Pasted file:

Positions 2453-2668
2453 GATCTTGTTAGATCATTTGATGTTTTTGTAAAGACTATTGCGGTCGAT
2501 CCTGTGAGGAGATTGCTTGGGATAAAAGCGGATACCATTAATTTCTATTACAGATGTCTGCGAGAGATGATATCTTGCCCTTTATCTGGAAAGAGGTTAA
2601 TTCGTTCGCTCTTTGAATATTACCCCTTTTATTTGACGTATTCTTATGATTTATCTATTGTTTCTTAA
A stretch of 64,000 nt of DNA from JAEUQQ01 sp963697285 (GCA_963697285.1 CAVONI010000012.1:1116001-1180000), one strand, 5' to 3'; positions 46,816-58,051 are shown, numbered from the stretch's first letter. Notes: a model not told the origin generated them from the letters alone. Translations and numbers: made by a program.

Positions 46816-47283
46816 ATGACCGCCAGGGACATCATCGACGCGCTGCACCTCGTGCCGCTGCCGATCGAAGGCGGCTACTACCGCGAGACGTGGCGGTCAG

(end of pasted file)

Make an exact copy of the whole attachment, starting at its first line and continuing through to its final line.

Positions 2453-2668
2453 GATCTTGTTAGATCATTTGATGTTTTTGTAAAGACTATTGCGGTCGAT
2501 CCTGTGAGGAGATTGCTTGGGATAAAAGCGGATACCATTAATTTCTATTACAGATGTCTGCGAGAGATGATATCTTGCCCTTTATCTGGAAAGAGGTTAA
2601 TTCGTTCGCTCTTTGAATATTACCCCTTTTATTTGACGTATTCTTATGATTTATCTATTGTTTCTTAA
A stretch of 64,000 nt of DNA from JAEUQQ01 sp963697285 (GCA_963697285.1 CAVONI010000012.1:1116001-1180000), one strand, 5' to 3'; positions 46,816-58,051 are shown, numbered from the stretch's first letter. Notes: a model not told the origin generated them from the letters alone. Translations and numbers: made by a program.

Positions 46816-47283
46816 ATGACCGCCAGGGACATCATCGACGCGCTGCACCTCGTGCCGCTGCCGATCGAAGGCGGCTACTACCGCGAGACGTGGCGGTCAG